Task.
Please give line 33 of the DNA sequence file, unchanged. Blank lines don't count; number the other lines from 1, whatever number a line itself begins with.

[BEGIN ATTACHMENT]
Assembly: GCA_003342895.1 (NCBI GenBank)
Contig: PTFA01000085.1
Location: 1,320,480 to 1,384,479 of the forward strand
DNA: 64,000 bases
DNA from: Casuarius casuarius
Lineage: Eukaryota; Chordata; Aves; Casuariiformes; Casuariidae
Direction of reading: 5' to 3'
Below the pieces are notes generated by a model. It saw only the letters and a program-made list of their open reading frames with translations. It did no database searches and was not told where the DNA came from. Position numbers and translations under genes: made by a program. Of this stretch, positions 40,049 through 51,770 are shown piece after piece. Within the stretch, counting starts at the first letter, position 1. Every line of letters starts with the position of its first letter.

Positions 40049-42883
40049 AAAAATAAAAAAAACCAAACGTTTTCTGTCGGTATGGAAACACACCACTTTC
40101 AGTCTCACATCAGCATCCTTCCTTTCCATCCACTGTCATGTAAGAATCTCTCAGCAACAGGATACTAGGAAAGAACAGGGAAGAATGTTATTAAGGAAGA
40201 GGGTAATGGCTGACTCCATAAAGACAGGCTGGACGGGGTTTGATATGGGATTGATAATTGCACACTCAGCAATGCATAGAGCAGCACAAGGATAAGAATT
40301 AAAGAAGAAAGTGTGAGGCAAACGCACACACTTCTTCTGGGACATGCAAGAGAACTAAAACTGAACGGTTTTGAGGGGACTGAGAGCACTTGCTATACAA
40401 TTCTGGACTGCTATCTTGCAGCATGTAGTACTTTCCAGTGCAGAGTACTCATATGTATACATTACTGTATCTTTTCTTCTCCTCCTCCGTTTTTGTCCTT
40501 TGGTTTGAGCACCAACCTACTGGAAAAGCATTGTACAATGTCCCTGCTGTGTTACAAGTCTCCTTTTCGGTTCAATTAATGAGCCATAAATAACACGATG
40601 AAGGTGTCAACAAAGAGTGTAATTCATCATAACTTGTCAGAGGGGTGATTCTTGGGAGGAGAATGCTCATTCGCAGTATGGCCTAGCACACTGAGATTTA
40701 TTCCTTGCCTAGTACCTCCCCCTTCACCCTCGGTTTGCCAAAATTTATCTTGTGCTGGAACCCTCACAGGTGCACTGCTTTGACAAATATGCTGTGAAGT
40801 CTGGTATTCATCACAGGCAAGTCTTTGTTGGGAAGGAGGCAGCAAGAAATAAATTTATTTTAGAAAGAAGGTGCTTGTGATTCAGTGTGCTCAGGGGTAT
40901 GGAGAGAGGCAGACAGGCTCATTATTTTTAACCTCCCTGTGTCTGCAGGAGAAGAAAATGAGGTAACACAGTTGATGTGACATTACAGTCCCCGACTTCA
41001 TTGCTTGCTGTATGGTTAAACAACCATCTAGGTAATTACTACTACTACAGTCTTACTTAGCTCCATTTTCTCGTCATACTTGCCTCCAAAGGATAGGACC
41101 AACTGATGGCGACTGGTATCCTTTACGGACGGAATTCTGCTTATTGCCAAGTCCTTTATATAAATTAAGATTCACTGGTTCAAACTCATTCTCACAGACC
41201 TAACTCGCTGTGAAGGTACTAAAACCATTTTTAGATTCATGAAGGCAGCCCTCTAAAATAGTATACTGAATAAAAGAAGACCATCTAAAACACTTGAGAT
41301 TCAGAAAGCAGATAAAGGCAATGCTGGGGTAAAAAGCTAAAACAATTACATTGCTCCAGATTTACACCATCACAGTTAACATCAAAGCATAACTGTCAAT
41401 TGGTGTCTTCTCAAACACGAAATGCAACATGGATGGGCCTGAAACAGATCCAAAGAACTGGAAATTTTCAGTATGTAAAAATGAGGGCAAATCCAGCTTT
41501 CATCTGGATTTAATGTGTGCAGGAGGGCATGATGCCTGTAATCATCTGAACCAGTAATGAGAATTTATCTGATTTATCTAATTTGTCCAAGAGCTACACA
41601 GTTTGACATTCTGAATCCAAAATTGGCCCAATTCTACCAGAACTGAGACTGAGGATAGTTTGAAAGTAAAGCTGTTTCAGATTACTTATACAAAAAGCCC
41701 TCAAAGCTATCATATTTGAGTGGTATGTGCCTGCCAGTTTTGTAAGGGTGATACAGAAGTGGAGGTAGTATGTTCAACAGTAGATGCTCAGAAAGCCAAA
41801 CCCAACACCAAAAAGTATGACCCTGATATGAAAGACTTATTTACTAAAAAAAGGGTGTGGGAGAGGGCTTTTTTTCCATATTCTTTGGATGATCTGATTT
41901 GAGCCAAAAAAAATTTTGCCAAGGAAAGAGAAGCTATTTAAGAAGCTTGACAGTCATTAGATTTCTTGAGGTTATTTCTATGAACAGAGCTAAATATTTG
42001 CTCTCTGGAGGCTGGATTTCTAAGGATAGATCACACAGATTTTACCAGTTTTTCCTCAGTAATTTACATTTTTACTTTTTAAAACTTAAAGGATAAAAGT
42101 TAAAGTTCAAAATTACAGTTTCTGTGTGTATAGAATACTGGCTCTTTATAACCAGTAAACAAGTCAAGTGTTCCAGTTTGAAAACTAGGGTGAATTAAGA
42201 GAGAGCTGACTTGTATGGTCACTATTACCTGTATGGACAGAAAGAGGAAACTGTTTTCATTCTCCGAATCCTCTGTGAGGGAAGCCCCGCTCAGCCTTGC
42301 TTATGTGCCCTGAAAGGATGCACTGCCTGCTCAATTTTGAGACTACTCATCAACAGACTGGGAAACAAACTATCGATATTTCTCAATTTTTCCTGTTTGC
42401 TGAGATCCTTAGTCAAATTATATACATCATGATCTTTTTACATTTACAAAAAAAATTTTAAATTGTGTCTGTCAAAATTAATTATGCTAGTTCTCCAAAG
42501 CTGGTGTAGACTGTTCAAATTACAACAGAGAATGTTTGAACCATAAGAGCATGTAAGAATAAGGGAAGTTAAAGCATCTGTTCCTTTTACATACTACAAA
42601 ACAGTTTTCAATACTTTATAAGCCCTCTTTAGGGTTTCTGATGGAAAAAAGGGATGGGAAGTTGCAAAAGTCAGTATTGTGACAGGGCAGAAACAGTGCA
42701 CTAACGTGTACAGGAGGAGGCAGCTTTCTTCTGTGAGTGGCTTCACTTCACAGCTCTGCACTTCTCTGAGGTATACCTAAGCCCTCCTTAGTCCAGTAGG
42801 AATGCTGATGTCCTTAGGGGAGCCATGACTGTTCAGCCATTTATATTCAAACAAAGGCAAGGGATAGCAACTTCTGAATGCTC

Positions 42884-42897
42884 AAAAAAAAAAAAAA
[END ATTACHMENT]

42301 TTATGTGCCCTGAAAGGATGCACTGCCTGCTCAATTTTGAGACTACTCATCAACAGACTGGGAAACAAACTATCGATATTTCTCAATTTTTCCTGTTTGC